Laura Fenton ◽  
Matthew J. D. Pilgrim ◽  
Morgan Lynch ◽  

Although several studies have shown small longitudinal associations between baseline loneliness and subsequent dementia risk, studies rarely test whether change in loneliness predicts dementia risk. Furthermore, as both increase with advancing age, genetic and environmental selection processes may confound the putative causal association between loneliness and dementia risk. We used a sample of 2,476 individual twins from three longitudinal twin studies of aging in the Swedish Twin Registry to test the hypothesis that greater positive change in loneliness predicts greater dementia risk. We then used a sample of 1,632 pairs of twins to evaluate the hypothesis that effects of change in loneliness on dementia risk would remain after adjusting for effects of genetic and environmental variance. Phenotypic model results suggest that mild levels of baseline loneliness predict greater dementia risk. Contrary to our hypothesis, change in loneliness did not correlate with dementia risk, regardless of whether genetic and environmental selection confounds were taken into account. Worsening loneliness with age may not confer greater dementia risk.

2021 ◽  
Vol 4 ◽  
pp. 103
Cillian McDowell ◽  
Mark Ward ◽  
Christine McGarrigle ◽  
Aisling O'Halloran ◽  
Sarah Gibney ◽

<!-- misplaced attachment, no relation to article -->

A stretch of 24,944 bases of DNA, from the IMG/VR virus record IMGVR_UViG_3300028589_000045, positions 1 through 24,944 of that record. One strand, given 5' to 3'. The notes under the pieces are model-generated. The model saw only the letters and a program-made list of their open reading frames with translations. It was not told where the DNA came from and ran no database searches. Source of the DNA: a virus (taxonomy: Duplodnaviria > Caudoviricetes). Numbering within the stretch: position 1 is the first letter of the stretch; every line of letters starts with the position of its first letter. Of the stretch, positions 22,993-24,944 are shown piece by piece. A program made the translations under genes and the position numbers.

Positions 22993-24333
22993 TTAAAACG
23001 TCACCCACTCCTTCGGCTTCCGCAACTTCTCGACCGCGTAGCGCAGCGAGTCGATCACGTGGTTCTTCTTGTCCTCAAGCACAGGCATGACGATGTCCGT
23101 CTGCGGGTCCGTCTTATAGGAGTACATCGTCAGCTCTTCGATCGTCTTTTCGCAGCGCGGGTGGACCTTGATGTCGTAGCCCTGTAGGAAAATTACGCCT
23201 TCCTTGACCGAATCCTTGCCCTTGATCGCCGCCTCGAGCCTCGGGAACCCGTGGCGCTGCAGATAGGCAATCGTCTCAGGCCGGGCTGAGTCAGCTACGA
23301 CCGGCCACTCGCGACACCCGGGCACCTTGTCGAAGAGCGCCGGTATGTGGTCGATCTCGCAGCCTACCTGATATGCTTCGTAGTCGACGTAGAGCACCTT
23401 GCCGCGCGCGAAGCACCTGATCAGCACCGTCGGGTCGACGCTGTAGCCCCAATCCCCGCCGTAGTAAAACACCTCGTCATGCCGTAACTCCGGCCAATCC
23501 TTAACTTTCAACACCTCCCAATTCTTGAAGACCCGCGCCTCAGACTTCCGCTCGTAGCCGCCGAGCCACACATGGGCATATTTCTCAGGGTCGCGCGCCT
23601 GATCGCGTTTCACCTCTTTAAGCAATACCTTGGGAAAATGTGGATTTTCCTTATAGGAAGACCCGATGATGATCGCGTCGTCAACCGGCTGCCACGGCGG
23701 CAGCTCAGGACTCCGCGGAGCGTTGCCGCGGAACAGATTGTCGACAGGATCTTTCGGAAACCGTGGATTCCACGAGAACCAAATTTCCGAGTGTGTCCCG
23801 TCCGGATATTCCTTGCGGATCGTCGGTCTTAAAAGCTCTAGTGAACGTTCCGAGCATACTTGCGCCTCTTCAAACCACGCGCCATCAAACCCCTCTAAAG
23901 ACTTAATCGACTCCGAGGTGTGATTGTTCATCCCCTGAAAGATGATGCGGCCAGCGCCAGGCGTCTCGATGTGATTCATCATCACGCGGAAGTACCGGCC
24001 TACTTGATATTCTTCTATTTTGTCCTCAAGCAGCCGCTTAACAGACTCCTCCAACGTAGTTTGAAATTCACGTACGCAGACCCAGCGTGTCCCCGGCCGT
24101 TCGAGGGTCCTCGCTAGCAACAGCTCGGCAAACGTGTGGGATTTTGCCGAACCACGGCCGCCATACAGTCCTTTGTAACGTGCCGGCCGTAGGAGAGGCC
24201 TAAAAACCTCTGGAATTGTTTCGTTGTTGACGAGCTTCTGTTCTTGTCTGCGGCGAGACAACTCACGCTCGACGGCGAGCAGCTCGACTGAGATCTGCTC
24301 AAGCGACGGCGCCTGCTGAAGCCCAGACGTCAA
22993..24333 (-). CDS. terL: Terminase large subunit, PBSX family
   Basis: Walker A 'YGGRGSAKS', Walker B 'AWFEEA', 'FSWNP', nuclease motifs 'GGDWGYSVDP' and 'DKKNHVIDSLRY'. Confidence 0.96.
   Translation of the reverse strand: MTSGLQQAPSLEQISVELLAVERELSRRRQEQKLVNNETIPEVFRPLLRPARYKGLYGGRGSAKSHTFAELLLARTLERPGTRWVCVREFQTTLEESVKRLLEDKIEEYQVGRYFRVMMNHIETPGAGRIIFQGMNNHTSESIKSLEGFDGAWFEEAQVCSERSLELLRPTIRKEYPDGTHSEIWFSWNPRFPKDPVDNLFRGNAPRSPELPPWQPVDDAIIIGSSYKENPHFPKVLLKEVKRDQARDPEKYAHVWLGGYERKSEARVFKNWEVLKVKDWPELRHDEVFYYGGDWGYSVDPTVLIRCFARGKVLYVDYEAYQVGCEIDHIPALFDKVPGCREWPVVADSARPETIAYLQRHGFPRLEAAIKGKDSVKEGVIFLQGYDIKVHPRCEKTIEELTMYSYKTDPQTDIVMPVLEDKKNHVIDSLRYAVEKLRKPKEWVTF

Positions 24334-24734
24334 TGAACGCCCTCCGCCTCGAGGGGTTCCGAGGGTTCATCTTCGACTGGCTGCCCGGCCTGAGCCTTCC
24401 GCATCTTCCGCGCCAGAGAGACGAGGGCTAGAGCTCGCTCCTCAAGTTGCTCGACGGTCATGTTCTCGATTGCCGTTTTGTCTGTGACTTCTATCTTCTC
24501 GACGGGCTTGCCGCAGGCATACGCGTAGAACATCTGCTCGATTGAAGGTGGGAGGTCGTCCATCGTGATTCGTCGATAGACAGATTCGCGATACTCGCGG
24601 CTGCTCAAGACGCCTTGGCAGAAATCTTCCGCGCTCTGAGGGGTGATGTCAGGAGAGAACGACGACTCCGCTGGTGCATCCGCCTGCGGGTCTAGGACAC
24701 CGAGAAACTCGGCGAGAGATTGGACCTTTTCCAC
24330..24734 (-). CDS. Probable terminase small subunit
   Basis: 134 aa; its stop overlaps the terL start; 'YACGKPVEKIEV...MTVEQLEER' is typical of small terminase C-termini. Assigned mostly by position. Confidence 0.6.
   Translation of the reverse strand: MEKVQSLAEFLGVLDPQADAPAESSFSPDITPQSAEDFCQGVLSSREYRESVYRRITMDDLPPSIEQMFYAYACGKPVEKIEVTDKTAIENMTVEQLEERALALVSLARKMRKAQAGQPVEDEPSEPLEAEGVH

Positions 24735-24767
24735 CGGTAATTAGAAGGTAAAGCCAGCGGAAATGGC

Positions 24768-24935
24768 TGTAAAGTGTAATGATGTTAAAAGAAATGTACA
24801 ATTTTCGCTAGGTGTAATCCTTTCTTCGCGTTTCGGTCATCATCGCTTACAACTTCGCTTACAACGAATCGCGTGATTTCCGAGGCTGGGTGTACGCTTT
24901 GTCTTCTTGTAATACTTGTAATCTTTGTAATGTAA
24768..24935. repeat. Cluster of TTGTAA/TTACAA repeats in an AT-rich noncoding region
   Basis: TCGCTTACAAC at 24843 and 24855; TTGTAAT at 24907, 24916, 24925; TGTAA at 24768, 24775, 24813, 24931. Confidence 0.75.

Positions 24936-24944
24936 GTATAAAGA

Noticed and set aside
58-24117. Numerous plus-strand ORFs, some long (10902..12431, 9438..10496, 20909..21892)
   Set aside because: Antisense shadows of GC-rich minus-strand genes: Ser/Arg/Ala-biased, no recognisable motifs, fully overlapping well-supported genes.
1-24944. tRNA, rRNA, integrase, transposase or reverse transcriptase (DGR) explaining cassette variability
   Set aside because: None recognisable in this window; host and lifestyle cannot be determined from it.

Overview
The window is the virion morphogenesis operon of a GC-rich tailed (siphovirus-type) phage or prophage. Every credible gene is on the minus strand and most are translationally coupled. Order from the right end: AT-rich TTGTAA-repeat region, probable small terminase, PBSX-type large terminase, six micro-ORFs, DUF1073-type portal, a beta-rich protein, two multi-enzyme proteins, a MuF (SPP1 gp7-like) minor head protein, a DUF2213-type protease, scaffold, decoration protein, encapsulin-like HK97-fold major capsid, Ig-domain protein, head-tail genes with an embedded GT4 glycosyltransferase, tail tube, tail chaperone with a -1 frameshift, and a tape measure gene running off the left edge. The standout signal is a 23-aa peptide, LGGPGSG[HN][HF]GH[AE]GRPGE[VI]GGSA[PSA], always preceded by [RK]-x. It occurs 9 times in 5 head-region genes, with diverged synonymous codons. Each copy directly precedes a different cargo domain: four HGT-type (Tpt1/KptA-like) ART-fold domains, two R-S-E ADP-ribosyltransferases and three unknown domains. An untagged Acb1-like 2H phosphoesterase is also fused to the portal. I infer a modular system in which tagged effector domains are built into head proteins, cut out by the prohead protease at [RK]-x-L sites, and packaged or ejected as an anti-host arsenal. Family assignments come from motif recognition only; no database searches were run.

Background: The coronavirus disease 2019 (COVID-19) pandemic and containment strategies employed to limit its spread have profoundly impacted daily life. Emerging evidence shows that mental health worsened compared to pre-pandemic trends. In this study, we examine associations of self-reported changes in physical activities and sedentary behaviors with mental health changes during the COVID-19 pandemic among older Irish adults. Methods: This study used data from Wave 5 (2018) and the COVID-19 study (July–November 2020) of the Irish Longitudinal Study on Ageing (TILDA). Depressive symptoms were measured using the 8-item Centre for Epidemiological Studies Depression Scale; Perceived stress, using the 4‐item Perceived Stress Scale. Participants reported perceived changes in participation in physical activities and sedentary behaviours before and after the outbreak of COVID-19. Linear regressions examined separate associations between changes in physical activities and sedentary behaviours and changes in perceived stress/depressive symptoms. Adjustment included demographics, body mass index, smoking, alcohol, chronic diseases and stress/depressive symptoms at Wave 5. Results: Among 2,645 participants (mean age, 68.2yrs; 56% female), 19.5% (95%CI: 18.2–20.9) reported clinically significant depressive symptoms during the COVID-19 pandemic. Compared to before the pandemic, reduced and no exercise at home and walking were associated with increased depressive symptoms and stress. A reduction in home DIY (do it yourself) was also associated with both depression and stress while doing no DIY at all was associated with increased stress but not depressive symptoms (all p<.05). Reduced hobbies and reading were associated with higher depressive symptoms, and both reduced and increased screen time were associated with increased depressive symptoms. Conclusions: Greater decreases in mental health were seen among those who reported negative changes in their physical and sedentary activities. These findings have important implications for mental health care both as we transition back to normal life and for responses to future pandemics.